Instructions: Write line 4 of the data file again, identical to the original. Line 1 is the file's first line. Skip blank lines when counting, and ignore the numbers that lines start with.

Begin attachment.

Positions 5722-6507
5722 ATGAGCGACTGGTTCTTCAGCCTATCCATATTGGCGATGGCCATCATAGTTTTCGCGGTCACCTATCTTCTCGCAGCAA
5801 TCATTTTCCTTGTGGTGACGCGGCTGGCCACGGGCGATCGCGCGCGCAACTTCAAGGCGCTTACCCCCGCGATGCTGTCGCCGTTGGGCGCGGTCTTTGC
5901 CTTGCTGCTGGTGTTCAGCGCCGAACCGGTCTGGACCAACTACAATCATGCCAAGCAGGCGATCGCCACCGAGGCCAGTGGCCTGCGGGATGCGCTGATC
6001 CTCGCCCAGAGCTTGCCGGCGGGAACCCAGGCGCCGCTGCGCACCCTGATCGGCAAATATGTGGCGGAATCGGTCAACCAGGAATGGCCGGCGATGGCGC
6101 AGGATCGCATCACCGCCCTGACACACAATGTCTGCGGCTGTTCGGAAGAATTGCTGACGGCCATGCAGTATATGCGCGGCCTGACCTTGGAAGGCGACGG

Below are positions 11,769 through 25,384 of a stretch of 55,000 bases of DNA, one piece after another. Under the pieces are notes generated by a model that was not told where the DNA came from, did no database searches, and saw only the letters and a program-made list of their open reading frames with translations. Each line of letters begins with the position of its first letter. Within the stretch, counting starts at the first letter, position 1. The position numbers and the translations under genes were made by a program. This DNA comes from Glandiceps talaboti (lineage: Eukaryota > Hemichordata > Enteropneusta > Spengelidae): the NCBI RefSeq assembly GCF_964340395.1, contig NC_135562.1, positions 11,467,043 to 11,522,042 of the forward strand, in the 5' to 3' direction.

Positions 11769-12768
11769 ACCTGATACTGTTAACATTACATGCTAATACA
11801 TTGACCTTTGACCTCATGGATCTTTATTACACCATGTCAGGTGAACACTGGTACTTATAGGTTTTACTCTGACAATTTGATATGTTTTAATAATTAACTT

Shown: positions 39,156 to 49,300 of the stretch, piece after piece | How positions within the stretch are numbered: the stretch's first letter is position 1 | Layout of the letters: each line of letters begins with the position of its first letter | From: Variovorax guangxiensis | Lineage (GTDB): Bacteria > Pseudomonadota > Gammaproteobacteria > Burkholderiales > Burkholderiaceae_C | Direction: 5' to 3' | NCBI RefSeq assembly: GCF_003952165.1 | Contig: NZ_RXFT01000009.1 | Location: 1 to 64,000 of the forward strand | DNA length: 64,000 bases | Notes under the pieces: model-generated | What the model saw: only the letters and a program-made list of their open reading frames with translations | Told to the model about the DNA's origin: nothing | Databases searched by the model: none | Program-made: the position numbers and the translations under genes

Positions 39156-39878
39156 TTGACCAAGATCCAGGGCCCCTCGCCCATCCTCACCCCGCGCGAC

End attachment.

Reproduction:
5901 CTTGCTGCTGGTGTTCAGCGCCGAACCGGTCTGGACCAACTACAATCATGCCAAGCAGGCGATCGCCACCGAGGCCAGTGGCCTGCGGGATGCGCTGATC